Twice a year a small chalice is taken out of a chapel at the back of the Cathedral of Valencia and placed at the heart of the church. This is the alleged Holy Grail: the cup used by Christ at the Last Supper with the apostles. Although the Catholic Church has never officially confirmed that this is in fact the real item, for quite some time now there is strong evidence, among scholars, that it may be.

Spanish art historian Ana Mafé García received her Ph.D. after researching the value of the Holy Grail for tourism. She writes that there is a 99.9% chance of the chalice kept in Valencia being the "real" Holy Grail. Based on the form and the measurements of the chalice, she concludes that it’s of ancient Jewish heritage. To be precise, the chalice dates back to the time of King Herod the Great, the father of the Herod who is such a prominent figure in Christ’s passion. Furthermore, according to Mafé García, besides the fact that the stone used for the chalice can only be found in the Holy Land, it also “represents the tribe of Judah, of which Jesus of Nazareth was also a member.”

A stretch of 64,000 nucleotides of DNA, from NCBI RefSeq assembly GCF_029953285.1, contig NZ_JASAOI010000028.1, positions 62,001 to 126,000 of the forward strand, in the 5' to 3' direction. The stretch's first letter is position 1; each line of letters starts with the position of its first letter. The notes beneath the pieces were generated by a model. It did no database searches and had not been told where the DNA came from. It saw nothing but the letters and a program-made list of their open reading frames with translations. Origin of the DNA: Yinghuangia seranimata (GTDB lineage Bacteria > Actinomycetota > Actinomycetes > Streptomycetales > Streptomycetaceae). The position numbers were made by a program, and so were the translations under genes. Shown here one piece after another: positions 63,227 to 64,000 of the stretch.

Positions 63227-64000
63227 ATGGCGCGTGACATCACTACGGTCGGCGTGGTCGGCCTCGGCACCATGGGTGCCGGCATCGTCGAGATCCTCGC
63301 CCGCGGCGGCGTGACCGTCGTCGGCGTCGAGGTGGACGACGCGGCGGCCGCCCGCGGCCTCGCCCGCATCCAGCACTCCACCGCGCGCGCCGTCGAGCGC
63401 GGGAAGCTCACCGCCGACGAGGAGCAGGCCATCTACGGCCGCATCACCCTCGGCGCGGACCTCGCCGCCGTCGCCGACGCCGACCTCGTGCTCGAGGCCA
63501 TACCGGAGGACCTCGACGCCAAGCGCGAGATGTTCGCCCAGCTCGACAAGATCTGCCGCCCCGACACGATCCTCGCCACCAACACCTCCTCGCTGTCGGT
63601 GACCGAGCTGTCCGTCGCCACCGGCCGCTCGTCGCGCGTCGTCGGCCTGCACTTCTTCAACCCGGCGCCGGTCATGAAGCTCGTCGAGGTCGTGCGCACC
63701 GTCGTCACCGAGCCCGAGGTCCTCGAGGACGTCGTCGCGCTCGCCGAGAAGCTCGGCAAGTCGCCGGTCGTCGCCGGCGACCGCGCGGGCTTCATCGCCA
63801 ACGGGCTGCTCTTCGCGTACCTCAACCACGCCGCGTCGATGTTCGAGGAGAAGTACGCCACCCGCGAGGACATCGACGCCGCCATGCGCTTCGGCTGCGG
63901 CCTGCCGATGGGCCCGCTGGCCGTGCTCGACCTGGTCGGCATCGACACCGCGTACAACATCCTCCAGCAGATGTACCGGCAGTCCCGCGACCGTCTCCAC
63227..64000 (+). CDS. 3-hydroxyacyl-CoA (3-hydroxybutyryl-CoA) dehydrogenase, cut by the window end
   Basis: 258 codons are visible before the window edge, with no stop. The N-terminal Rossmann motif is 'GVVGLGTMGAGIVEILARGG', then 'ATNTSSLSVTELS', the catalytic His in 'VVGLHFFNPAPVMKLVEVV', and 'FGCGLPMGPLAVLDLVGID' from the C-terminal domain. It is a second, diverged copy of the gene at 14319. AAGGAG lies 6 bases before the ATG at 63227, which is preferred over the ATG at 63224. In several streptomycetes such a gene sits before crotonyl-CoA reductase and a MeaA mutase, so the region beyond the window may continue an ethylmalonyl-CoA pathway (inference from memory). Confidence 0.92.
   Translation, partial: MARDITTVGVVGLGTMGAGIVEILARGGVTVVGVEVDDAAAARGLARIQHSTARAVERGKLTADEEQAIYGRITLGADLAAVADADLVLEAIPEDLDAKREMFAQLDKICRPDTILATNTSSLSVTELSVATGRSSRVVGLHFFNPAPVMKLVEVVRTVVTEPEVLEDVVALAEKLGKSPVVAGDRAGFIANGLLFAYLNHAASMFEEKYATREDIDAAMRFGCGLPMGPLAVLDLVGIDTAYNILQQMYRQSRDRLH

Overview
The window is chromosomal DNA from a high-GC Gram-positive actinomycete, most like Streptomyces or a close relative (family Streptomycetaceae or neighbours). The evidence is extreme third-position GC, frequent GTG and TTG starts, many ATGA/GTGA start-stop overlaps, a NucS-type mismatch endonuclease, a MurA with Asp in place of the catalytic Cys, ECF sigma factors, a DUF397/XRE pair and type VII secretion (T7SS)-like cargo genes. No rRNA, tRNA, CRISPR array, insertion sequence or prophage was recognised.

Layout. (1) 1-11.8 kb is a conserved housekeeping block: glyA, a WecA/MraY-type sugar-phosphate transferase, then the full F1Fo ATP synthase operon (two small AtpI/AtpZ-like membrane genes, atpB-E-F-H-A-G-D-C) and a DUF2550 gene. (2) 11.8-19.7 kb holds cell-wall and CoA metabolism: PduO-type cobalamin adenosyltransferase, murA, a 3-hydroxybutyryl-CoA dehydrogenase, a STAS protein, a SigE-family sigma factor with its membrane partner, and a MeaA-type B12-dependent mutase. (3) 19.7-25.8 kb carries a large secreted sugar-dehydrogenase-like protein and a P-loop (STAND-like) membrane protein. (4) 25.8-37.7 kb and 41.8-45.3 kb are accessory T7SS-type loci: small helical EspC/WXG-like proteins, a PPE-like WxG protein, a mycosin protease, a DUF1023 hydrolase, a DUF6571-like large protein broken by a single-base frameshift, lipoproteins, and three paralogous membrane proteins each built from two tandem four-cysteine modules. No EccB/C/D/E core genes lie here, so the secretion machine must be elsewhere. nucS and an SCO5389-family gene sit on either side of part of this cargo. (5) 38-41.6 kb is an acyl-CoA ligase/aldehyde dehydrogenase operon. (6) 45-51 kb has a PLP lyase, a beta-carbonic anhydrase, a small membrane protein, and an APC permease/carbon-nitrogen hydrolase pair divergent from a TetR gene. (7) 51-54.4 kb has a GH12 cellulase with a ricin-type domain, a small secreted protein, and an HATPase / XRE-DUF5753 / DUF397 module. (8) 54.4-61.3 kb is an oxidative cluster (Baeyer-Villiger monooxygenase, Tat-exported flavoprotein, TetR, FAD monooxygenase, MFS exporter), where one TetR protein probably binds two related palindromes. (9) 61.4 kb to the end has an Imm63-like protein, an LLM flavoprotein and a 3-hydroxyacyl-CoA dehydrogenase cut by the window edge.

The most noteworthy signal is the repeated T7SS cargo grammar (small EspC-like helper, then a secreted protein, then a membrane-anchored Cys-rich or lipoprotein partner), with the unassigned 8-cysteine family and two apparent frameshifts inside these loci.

The Chalice of Valencia is an agate dish with a mounting. The bowl may date to Greco-Roman times, but its dating is unclear, and its provenance is unknown before 1399 when it was gifted to King Martin I of Aragon. By the 14th century, an elaborate tradition had developed that this object was the Last Supper chalice.

Popes John Paul II and Benedict XVI used the chalice during mass in Valencia.

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